There is a lot of talk in the fitness industry about metabolic rate and the different measures we should all be taking in order to “speed up” our metabolisms. Some you may have come across include eating every two hours, drinking copious amounts of lemon juice and adding cayenne or other hot spices to your foods. Yes, these may have small effects on your metabolism but the true secret to getting your metabolism up to the speed of light lies in the art of reverse dieting.
To put it simply, reverse dieting is allowing yourself to slowly increase your caloric intake in order to make lean muscle gains and not put on fat, in fact you’ll probably even lose fat in the process. Eating more food, losing fat and gaining muscle? It almost sounds too good to be true. There are plenty of people who can benefit from putting some time and effort into reverse dieting: competitors coming out of a show, people who have hit a plateau in their weight loss, people who have hit a plateau in their training but want to remain lean, people who want more energy whilst remaining lean – the list goes on. Basically the benefits of reverse dieting are more food, more energy and more muscle without the fat gain.
If you’re coming out of a show, or finishing a cut you may be looking and feeling great but your metabolism is most likely in a sorry state. If you have been eating a low amounts of calories, and doing cardio for a matter of months, your body will be in shock if you suddenly bump up your caloric intake again. The result? Your body ends up storing lots of food as fat and the shreds you worked so hard for disappear once again. Reverse dieting increases your metabolism so that this doesn’t happen.
All a reverse diet involves is adding a few extra calories into your diet every week, slowly increasing the amount of food you can eat without your body freaking out about excess food and storing copious amounts of fat. In order to do this, you simply add a few grams of carbohydrates and fats to your daily intake every week depending on how your weight and measurements have changed. If you aren’t familiar with the idea of tracking carbohydrates, fats and proteins, you can check out this blog post on tracking macronutrients here.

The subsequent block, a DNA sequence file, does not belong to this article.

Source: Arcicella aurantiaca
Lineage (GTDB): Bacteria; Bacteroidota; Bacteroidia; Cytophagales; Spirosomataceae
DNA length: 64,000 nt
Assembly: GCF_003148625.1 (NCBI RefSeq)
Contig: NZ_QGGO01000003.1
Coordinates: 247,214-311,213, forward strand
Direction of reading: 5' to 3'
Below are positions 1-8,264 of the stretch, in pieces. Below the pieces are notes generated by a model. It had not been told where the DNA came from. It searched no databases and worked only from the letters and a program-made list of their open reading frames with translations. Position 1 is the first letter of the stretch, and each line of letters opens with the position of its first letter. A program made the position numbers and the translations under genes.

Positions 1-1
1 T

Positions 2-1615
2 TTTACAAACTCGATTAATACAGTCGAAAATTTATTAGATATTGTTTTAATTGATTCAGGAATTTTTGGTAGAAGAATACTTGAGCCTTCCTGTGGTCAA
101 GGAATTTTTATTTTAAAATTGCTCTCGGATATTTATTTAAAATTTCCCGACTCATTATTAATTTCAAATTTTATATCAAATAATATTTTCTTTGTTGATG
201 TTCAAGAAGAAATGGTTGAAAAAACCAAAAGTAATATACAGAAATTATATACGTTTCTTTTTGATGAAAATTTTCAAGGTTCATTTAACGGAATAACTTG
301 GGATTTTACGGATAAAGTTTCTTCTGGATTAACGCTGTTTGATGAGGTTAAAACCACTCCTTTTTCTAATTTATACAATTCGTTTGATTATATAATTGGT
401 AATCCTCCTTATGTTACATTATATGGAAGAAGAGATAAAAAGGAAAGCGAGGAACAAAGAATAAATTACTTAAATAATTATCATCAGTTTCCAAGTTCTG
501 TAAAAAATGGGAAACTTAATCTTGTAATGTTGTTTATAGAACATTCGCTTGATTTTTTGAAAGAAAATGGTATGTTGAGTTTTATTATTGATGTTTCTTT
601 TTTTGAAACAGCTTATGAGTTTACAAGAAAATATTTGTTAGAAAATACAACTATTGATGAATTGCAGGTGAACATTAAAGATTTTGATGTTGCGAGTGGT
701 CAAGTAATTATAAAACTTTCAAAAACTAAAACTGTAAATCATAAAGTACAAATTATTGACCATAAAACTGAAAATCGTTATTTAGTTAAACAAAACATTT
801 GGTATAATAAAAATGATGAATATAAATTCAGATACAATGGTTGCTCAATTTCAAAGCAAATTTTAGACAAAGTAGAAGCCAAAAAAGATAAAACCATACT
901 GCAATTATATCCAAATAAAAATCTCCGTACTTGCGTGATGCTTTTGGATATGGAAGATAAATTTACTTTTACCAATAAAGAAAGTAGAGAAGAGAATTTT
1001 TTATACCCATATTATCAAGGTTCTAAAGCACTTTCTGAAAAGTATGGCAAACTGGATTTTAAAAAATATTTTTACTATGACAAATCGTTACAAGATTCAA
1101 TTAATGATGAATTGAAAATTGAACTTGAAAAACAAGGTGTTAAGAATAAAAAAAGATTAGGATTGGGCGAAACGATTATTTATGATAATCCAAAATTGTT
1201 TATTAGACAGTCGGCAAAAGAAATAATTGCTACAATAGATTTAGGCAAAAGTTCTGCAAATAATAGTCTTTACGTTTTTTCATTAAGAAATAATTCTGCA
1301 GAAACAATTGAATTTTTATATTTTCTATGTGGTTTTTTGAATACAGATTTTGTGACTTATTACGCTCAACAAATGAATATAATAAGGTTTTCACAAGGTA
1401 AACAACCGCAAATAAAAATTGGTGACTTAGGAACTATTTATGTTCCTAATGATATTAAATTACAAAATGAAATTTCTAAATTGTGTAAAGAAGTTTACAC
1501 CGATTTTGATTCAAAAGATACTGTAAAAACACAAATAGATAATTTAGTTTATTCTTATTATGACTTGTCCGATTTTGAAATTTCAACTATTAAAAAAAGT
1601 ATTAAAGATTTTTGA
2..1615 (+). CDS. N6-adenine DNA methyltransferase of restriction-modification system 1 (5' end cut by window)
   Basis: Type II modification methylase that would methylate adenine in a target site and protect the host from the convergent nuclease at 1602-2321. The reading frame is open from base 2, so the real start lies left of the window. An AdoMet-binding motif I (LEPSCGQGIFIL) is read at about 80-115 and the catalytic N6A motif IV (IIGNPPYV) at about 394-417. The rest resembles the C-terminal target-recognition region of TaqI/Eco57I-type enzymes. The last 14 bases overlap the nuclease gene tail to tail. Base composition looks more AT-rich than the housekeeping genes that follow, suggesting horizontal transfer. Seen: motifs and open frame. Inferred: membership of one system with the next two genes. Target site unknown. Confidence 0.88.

To make the process less complicated, let’s use Joe as an example. Joe has just finished his 12 week cut for summer. He’s looking lean and feeling happy with his body fat percentage but doesn’t plan on eating 1800 calories a day forever. In order to keep making gains and keep his energy levels up he’s going to need to slowly increase those calories to reach his maintenance level again. Joe increases his carbohydrates by 10 grams and his fats by 5 grams in the first week of his reverse diet, and his weight remains the same. Great, his metabolism is responding to the calorie increase and is speeding up. So next week he goes for it again and increases by the same amount, but this time perhaps he gains a couple of pounds. Whenever your weight/measurements/body fat increases all you have to do is slow down with the calorie increase and give your metabolism a few days to catch up. If you increase slowly enough, you’ll eventually be able to get back up to your maintenance calories and enjoy donuts and ice cream again whilst maintaining your lovely lean summer body.
Another important thing to consider with reverse dieting is that next time you want to lose weight you have a nice big chunk of calories to cut down from. So rather than chipping away at that measly 1800 calories a day in order to keep losing weight, you could potentially cut down from 2500 to 2000 and lose body fat efficiently, whilst maintaining your energy levels and sparing muscle mass.
Obviously reverse dieting is a concept that requires a lot of dedication, will power and precision. It can be all too tempting to go all out and eat whatever you want in the weeks following the end of a cut, but put in the time and effort to increase your metabolism and your body will thank you later!